It doesn't matter where you are, bad design is everywhere. These doors are at the University of NSW. A place full of “smart” people. Well, the smart people were not consulted when these doors were implemented.
Can you spot the problem?
When you approach these doors, from either side, you are presented with the same types of door handles, ie. the long vertical bars. Now this wouldn’t be a problem if the doors were able to swing in both directions, ie. in and out. But these doors physically can only move in the one direction. Looking at the photo above, these particular doors can only open towards us (out of the photo). It is not possible to swing them away from us (into the photo), it is physically impossible to do so due to how they have been constructed. The hinges give us a clue to this.
So what happened in the real world?
As I approached these doors (into the photo), I was presented with vertical bars. My first instinct was to pull on the bars. Bars are an elaboration of handles, and handles usually are used to pull. They ‘afford’ pulling. Hence I pulled on the bars, and voila, I was able to pull the door towards me, and walk straight through. No problem, I got this.
But, when I returned to these doors, from the opposite side, I was again presented with same vertical bars (you can see in the photo, that there are bars on both inside and outside of the doors). So what did I do? I tried to pull the bar of course, and…Bang! What? The door does not open? The door does not swing towards me? But the door has bars? What gives?
What’s happened here is that the bars, in my mind, are a cue to pull, but these doors cannot be pulled in that particular direction.
What’s happened here is that the wrong type of hardware has been used on the door. Bars, or handles, should not have been used. Instead, ‘push’ plates should have been used, just like in the image below. These doors too, can only swing in one direction (push into the photo).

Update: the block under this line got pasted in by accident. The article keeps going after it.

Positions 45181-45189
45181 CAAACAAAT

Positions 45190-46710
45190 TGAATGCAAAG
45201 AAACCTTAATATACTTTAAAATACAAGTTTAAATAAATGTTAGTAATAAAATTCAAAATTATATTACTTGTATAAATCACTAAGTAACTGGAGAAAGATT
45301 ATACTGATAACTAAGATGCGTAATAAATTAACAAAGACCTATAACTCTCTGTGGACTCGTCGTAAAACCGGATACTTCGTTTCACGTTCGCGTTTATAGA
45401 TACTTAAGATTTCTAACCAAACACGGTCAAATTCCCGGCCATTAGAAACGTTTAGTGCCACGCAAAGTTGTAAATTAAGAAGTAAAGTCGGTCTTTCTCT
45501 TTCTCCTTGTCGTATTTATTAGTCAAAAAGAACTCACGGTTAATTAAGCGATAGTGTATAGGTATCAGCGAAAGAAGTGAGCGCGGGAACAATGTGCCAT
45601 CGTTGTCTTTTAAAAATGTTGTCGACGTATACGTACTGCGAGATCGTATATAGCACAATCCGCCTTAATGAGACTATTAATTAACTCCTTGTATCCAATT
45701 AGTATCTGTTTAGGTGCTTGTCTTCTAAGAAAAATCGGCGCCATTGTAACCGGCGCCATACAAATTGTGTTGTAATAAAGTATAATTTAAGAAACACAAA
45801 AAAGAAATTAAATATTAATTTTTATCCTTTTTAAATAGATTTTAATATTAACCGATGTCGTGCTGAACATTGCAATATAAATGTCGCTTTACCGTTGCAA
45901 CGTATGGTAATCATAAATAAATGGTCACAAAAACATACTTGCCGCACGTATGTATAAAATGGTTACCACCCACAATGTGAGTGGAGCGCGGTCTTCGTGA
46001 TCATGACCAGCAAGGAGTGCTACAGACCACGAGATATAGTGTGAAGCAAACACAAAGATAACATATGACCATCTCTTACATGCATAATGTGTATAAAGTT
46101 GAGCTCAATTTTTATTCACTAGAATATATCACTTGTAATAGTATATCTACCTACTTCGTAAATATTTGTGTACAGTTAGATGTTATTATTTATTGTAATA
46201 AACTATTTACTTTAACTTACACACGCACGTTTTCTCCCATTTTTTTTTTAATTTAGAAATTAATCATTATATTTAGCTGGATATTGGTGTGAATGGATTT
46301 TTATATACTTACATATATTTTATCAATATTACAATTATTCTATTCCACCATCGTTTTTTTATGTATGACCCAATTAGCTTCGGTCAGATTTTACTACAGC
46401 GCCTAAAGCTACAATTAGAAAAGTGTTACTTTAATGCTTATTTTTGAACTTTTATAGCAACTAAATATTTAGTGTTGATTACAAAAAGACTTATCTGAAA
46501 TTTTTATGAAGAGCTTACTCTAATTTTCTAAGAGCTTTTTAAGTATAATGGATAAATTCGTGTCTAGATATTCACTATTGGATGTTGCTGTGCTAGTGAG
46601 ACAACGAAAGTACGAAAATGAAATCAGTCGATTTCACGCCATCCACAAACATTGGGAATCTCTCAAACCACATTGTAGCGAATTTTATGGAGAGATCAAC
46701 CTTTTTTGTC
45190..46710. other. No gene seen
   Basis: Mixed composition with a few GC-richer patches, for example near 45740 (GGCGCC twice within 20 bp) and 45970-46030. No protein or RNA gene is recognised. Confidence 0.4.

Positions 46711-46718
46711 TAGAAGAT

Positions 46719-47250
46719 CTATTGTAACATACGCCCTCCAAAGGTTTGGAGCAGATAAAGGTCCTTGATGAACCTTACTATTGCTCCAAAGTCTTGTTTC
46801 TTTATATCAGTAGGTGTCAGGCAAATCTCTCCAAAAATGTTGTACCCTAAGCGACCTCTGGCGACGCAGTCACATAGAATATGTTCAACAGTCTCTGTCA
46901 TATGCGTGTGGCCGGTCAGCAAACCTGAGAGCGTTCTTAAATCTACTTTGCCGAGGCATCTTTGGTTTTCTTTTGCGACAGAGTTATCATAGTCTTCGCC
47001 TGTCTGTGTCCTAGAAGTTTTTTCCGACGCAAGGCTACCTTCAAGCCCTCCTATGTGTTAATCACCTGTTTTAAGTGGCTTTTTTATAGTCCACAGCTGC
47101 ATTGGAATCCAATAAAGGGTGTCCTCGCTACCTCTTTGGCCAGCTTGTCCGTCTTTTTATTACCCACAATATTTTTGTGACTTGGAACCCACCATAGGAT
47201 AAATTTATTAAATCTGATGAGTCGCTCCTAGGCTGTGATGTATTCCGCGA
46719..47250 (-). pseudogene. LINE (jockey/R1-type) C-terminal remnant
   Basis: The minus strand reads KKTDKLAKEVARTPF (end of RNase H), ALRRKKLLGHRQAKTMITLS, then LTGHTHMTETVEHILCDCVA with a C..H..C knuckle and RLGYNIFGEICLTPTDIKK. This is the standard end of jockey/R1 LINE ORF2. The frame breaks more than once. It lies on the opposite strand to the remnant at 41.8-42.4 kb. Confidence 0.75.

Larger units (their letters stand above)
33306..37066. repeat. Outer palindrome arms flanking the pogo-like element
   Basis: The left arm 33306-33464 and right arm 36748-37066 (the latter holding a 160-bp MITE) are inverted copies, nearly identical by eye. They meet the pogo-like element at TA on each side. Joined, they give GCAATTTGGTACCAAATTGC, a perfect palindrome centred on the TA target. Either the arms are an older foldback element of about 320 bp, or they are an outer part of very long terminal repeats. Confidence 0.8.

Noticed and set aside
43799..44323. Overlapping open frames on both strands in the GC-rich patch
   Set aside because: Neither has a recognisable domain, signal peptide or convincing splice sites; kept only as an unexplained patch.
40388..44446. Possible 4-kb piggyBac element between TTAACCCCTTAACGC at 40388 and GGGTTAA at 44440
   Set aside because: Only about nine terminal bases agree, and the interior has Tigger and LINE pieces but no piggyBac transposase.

But in the case of these hospital doors, the correct hardware has been used. These doors swing in, therefore can only be pushed in from this direction.
Push plates, appropriately named, do not have handles or bars, therefore only allow for the “pushing” of them. There is no way to confuse the person who is trying to operate them. It’s obvious.
As I always say:
Every problem is an opportunity.
In the case of this problem, ie. informing the user through design, in which direction the doors can be pulled or pushed, solutions already exist. You can see one in the above photo of the hospital doors, the solution, use the appropriate, and available, hardware.
In the university’s problem, I cannot foresee any reason why the designer could not have implemented the correct hardware, and resolved the problem. So one needs to wonder what were they thinking. And of course what other factors came into play… budget? stubborn architect? good deal on handles? aesthetics?.. who knows.
Until we know what the problem was that was being resolved through the use of the same door hardware on both sides of the doors, we cannot begin to propose solutions. It would need more investigation, because solutions exist.
Note: This article was originally posted on Medium by CitizenRod.